About Ubaldo A. Soto-Wegner, PhD
Cellular plasticity: a cellular strategy to survive in challenging microenvironments
Cellular plasticity is defined as the ability of the cell to change its phenotype in response to microenvironmental signals. Stem cells are a prototype of cells with high plasticity due to their physiological role in the generation of a variety of different cell types both during development and in tissue regeneration.
Interestingly, most human tumors contain a minor subpopulation of malignant cells with stem cell characteristics and also high plasticity. These cells are known as cancer stem cells (CSCs) or tumor-initiating cells because of their great ability to originate and support tumors.
My lab is studying the mechanism of cell plasticity in various types of breast cancer in order to understand which genes or pathways are responsible for these changes in cell phenotype. We are using four in vitro experimental approaches, either independently or in combination with each other. These approaches are: a) modification of the microenvironment through the use of conditioned media from other cell types; b) overexpress or inhibit genes that are characteristic of another cell phenotype; c) the use of chemicals that modify histone acetylation, thus changing the epigenetic program of the treated cells; and d) growing cells under hypoxia. We pay special attention to modifying genetic programs important in determining the phenotype of breast cancer stem cells.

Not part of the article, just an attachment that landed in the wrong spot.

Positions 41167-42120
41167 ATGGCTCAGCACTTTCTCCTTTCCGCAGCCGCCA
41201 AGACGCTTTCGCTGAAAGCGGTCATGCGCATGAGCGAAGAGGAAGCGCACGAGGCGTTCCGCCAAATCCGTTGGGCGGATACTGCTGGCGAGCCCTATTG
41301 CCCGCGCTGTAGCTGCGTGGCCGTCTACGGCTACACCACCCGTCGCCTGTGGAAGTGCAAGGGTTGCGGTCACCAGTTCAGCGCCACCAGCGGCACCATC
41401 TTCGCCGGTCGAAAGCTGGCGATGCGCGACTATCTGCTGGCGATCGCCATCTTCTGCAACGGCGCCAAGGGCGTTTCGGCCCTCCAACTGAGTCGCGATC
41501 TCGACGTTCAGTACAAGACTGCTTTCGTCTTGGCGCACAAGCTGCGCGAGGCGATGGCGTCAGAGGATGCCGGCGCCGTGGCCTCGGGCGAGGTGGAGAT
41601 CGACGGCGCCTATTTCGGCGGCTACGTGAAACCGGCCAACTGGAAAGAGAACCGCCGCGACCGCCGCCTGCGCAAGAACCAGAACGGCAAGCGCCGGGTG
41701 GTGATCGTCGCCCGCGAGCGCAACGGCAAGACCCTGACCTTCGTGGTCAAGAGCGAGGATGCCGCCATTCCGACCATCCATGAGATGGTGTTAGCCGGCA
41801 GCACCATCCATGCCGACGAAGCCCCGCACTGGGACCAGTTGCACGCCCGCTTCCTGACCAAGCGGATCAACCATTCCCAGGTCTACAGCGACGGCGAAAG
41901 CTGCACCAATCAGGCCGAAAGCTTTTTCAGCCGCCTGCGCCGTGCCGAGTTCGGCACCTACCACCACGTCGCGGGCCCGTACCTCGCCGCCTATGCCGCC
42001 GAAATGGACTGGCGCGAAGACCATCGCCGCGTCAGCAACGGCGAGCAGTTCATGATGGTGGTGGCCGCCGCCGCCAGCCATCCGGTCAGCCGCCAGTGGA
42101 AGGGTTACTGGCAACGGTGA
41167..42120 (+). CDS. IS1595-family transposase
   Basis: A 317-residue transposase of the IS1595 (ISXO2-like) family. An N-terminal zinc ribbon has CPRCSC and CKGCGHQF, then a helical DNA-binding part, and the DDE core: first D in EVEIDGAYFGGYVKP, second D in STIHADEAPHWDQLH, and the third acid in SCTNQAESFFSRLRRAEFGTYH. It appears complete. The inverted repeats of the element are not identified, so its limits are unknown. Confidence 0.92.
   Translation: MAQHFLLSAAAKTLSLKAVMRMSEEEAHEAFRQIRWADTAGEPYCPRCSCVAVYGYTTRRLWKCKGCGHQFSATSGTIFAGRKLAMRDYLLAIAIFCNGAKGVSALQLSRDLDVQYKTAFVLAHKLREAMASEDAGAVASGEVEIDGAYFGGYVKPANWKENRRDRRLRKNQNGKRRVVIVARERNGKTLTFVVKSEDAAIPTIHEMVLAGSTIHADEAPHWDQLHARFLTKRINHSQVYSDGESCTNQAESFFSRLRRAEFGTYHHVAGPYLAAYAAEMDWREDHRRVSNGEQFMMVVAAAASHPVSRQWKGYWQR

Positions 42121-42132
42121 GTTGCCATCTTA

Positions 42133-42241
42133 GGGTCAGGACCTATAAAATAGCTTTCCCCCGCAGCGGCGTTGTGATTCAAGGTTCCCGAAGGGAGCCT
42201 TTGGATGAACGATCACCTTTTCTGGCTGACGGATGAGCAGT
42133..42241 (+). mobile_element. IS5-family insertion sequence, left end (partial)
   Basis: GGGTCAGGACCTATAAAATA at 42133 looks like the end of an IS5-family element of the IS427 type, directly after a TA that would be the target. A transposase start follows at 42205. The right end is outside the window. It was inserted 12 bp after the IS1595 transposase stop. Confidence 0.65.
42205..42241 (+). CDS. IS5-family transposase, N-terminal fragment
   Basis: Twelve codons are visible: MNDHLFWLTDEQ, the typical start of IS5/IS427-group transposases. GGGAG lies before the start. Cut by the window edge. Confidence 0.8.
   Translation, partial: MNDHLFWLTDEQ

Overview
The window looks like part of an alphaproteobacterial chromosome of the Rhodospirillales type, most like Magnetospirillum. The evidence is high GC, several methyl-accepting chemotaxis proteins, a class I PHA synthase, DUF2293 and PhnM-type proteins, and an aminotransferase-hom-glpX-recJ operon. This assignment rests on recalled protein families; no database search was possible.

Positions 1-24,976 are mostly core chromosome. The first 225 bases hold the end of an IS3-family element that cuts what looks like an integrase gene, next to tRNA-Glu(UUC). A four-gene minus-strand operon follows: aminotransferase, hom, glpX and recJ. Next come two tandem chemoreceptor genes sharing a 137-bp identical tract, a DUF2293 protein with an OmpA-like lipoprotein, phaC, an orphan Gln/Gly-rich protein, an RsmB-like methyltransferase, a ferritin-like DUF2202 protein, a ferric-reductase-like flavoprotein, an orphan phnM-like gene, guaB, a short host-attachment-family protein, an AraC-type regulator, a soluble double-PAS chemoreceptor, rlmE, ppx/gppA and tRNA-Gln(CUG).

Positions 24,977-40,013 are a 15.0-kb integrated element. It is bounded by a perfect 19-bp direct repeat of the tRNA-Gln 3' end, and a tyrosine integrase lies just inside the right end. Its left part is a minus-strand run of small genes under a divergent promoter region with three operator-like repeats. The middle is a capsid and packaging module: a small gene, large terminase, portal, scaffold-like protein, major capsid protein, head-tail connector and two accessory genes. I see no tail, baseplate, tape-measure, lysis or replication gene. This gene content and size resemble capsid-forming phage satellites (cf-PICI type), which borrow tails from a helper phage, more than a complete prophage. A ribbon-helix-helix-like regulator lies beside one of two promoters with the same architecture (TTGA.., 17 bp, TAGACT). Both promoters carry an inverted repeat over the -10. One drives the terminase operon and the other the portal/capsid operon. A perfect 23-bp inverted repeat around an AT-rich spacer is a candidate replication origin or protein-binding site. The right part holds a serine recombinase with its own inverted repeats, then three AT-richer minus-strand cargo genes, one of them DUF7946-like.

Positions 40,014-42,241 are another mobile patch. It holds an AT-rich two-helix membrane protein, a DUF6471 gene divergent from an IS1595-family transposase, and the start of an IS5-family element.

We used various bioinformatics tools to compare our findings with information contained in databases related to normal and cancer cells.
A new area of research in my labotarory is the study of the role the microbiome plays in the development of breast cancer.